Placeholder canvas
Igniting Ideas For impact

Embarking on a transformative journey through six chapters, we traverse India's landscape, exploring pioneering startups and their revolutionary...

2 months

How The Legendary Hamida Banu Paved the Way for Female Wrestlers in Colonial India

How The Legendary Hamida Banu Paved the Way for Female Wrestlers in Colonial India

Hamida Banu was a female wrestler who never shied away from challenging her male counterparts to duels. Here’s how she carved a space for herself in the male-dominated wrestling scene, winning over 320 matches in her career.

The woman was five feet three inches tall. Of the 24 hours in the day, she spent nine sleeping, six training and the rest eating. She saw men not as contemporaries to be feared for their strength but as challenges to be conquered. She was Hamida Banu, a stalwart in the arena of Indian wrestling.

“Beat me in a bout and I’ll marry you.”

This was the challenge that male contemporaries who were to fight Hamida would hear before the wrestling match could commence. While some would laugh it off, wondering how this woman could beat them, stories of her success soon began to spread across Aligarh where she was settled to train.

Born in the early 1900s in Aligarh, she would carve a name for herself, that would go on to attract global acclaim. Hamida Banu was a woman unlike any other, and she’d not settle until the world saw it.

The legendary fight against the great Pahelwan

Hamida Banu, a female wrestler who carved a niche for women in the wrestling sport in India
Hamida Banu, a female wrestler who carved a niche for women in the wrestling sport in India, Picture source: Twitter: Paperclip

At a time when wrestling was considered to be a man’s sport and pride, Hamida entered the ring. With the pardah system in prevalence and women being expected to be dressed from head to toe, most men from the local community viewed Hamida in her sports attire with distaste. But she wasn’t one to confine herself to stereotypes and powered through, fighting against men, as women wrestlers in those times were unheard of.

The first wrestling match that truly got Hamida recognition was the face-off with Feroze Khan from Lahore in 1937 where she pinned him down, a surprise for Khan who was astonished that a woman could defeat him.

Following this feat, Hamida’s strength came to be well-known in Aligarh and throughout Uttar Pradesh. She defeated Khadag Singh, a Sikh and another wrestler from Kolkata. Both of these were challenged to defeat her to get her hand in marriage and they failed.

But of the many men she wrestled, the most unforgettable fight — that has been documented in the form of newspaper clips from that year — is said to be the one against Baba Pahelwan in 1954 at Baroda.

An interesting anecdote tells of how this wrestling match was almost a fated one. As it turns out, Chhote Gama Pahalwan, a wrestler who was patronised by the Maharajah of Baroda, was to be Hamida’s opponent.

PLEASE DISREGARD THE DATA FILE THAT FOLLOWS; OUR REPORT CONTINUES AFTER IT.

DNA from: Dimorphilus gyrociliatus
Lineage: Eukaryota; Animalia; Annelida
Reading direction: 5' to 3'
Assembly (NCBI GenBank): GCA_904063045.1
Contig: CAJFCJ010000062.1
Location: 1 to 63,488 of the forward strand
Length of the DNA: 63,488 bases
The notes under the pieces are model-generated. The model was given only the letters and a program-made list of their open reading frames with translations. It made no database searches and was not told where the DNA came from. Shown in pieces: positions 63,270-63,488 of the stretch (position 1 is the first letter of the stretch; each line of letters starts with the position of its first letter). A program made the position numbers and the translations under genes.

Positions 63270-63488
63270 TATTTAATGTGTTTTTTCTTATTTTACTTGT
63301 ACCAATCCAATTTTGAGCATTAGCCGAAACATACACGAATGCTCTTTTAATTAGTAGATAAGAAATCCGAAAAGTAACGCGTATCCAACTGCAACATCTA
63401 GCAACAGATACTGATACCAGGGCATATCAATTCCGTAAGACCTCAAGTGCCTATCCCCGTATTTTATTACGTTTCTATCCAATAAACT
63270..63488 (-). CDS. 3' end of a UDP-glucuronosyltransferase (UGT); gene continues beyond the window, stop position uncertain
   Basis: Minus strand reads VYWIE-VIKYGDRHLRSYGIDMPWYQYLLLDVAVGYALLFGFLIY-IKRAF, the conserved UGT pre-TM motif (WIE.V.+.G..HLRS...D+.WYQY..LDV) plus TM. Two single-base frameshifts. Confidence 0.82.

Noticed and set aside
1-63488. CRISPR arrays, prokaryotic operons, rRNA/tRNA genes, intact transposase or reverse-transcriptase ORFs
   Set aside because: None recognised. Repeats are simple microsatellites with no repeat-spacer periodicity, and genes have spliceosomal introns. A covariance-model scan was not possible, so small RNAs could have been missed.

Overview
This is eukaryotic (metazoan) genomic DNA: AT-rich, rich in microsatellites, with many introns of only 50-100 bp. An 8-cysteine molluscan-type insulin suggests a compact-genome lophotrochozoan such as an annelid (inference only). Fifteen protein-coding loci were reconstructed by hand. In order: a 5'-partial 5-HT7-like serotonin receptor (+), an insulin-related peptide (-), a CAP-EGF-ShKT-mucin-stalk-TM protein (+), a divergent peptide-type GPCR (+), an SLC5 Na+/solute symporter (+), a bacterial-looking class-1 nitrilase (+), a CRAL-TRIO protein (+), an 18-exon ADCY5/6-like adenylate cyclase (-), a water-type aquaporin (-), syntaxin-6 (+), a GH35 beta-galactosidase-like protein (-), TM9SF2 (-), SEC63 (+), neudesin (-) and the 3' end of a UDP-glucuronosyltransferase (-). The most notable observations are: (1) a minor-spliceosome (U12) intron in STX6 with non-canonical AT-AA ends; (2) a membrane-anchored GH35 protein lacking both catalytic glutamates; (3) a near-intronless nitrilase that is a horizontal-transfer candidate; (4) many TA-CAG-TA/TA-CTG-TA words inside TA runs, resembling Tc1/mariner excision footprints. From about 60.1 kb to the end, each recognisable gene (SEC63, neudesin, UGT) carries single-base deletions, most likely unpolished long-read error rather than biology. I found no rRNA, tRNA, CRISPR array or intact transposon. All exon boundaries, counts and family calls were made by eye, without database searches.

The entire city had gathered to watch this match after hearing of Hamida’s widely told strength, but Gama withdrew from the fight at the last minute as he refused to fight a woman, leaving the next challenger Baba Pahelwan to fight Hamida.

Hamida Banu won the match against Baba Pahelwan in all of one minute 34 seconds
Hamida Banu won the match against Baba Pahelwan in all of one minute 34 seconds, Picture source: Twitter: Paperclip

The news article that was published the next day following the match carried the headline ‘Lady Wrestler Tosses Cupid Out of Ring for Third Time’. The reason for this interesting choice of words was the deal made between the two, with Hamida promising to marry the Pahelwan if he could beat her, while him swearing he’d retire if she beat him.

One minute and 34 seconds, and history was made as Baba Pahelwan had just clocked his last match.

237 pounds of indomitable spirit

An article in the BBC reported her daily diet — 5.6 litres of milk, 2.8 litres of soup, 1.8 litres of fruit juice, a fowl, nearly a kilo of mutton and almonds, half a kilo of butter, six eggs, two big loaves of bread, and two plates of biryani!

Hamida went on to win more than 320 matches across her career, but in spite of this, she had to go through a lot due to existing patriarchal norms. While she was forced to leave Punjab following physical assaults, she was stoned in Kolhapur when she defeated a male opponent. But she persisted, even going on to defeat international contemporaries including Vera Chistilin of Russia.

However, after a successful wrestling career, Hamida Banu appeared to almost vanish from the wrestling scene.

As the story goes, Hamida’s coach was Salam Pahalwan who would frequently travel with Banu for wrestling matches across India. His daughter Sahara said in an account that the two had gotten married — a claim that Feroz Shaikh (Hamida’s grandson, whose father Mr Shaikh was Hamida’s adopted son) denies.

Shaikh maintained that while Salam stayed with Hamida, the two were never married. Salam wasn’t too keen on Hamida travelling to Europe for matches and Shaikh recounted to the BBC,  “To stop her [from going to Europe], he beat her with sticks, breaking her hands.”

It is said that Hamida Banu began selling milk and homemade snacks until her last days.

(Edited by Pranita Bhat)

Hamida Banu: The incredible life of India’s ‘first’ woman wrestler, Published on 25 May 2022.
Uncovering the Legacy of Hamida Banu: The Fearless Female Wrestler of Colonial India by Paperclip.

We bring stories straight from the heart of India, to inspire millions and create a wave of impact. Our positive movement is growing bigger everyday, and we would love for you to join it.

Please contribute whatever you can, every little penny helps our team in bringing you more stories that support dreams and spread hope.

Support the biggest positivity movement section image Support the biggest positivity movement section image